Say no to ranking
The Finnish system does not believe in ranking children. Although exams are conducted regularly to analyze a child’s learning curve, the grades are used only for individual improvement, and not for comparison with others. Uma Maheshwari says that their children are exceptionally expressive and creative because they learn in an atmosphere of zero pressure. One is competing with no one else but oneself. India has a long way to go in this department; most of our schools still publish regular rank lists causing parents and children to keep comparing.
Better teachers, better learning
The two countries are poles apart if you take into account the rigour that goes into the making of a teacher. As Smita Deorah puts it, “You need to have really good grades in high school, get selected into the top universities and then make it through a rigorous program before you get to enter a classroom. Making it to any of these is as tough as getting into IIT or IIM in India.” So it shouldn’t surprise us that the professional competency of Finnish teachers is extremely high. They mould the future of Finland, its children, so they get paid commensurately as well. In our country, teacher salaries are admittedly getting better in the government/aided sector. But this development adds to management corruption in dishing out teaching jobs for money in millions, and not as much to getting the right people for this significant role. In the private sector, however, most schools pay the teachers poorly, in turn attracting a talent pool which is alarmingly low in quality.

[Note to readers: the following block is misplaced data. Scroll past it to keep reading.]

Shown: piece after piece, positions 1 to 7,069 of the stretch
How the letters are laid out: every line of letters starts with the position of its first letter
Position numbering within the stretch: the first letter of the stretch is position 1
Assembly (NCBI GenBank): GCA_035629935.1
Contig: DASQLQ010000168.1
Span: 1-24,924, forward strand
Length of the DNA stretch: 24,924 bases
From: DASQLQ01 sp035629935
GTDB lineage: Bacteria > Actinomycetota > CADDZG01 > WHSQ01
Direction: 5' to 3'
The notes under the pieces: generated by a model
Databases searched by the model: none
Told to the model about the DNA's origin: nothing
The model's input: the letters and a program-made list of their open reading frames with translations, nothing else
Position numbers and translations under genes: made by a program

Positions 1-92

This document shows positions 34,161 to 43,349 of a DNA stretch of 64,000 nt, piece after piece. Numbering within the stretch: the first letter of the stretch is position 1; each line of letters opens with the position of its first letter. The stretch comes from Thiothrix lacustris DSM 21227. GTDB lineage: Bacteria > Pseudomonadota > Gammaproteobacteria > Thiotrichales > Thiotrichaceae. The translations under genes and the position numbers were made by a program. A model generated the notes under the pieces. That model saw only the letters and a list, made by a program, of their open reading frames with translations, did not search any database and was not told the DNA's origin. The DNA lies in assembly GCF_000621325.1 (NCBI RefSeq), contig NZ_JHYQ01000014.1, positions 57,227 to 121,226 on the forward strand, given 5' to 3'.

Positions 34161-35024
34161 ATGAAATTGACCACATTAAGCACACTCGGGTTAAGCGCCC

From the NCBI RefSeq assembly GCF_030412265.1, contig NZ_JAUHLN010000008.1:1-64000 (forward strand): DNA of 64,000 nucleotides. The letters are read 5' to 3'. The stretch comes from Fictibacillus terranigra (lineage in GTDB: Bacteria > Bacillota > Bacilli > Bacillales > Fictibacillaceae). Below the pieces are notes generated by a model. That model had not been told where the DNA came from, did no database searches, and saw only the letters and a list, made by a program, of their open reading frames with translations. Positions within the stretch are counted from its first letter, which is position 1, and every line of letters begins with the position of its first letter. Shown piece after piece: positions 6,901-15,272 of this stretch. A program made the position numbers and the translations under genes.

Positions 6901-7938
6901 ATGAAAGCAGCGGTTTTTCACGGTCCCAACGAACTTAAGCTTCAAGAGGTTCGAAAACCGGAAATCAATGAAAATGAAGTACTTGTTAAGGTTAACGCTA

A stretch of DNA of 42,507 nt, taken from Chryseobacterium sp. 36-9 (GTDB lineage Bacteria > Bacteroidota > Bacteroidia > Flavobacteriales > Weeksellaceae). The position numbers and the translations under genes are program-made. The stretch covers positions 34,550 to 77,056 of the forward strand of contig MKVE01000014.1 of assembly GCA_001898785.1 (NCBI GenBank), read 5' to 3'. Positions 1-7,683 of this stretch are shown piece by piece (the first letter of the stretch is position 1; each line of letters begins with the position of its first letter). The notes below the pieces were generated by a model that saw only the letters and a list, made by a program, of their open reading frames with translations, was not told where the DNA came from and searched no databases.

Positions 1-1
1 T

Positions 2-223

Improving the staff rooms in her school was one of the first things Uma Maheshwari did after coming back from her trip to Finland. “Taking care of the teachers is one of the most effective ways to improve learning,” she says. A space where teachers can relax and access quick references, without having to go to the library, is a must in her opinion.“ I sacrificed a lab to achieve this,” she quips.
Devarajan adds that reducing the intervention of management in academic activities and giving autonomy to the Principal and teachers is one of the key changes he effected in his school, post this program. Uma is trying to bring in more guest speakers to reduce the monotony of listening to the same people throughout the year.
Inclusion and collaboration – the keywords
Yet another commendable aspect of the Finnish system is that they have an inclusive approach. Children with special needs study along with others, and each school has at least two trained teachers to cater to them. There are also exclusive spaces in all schools to facilitate their learning.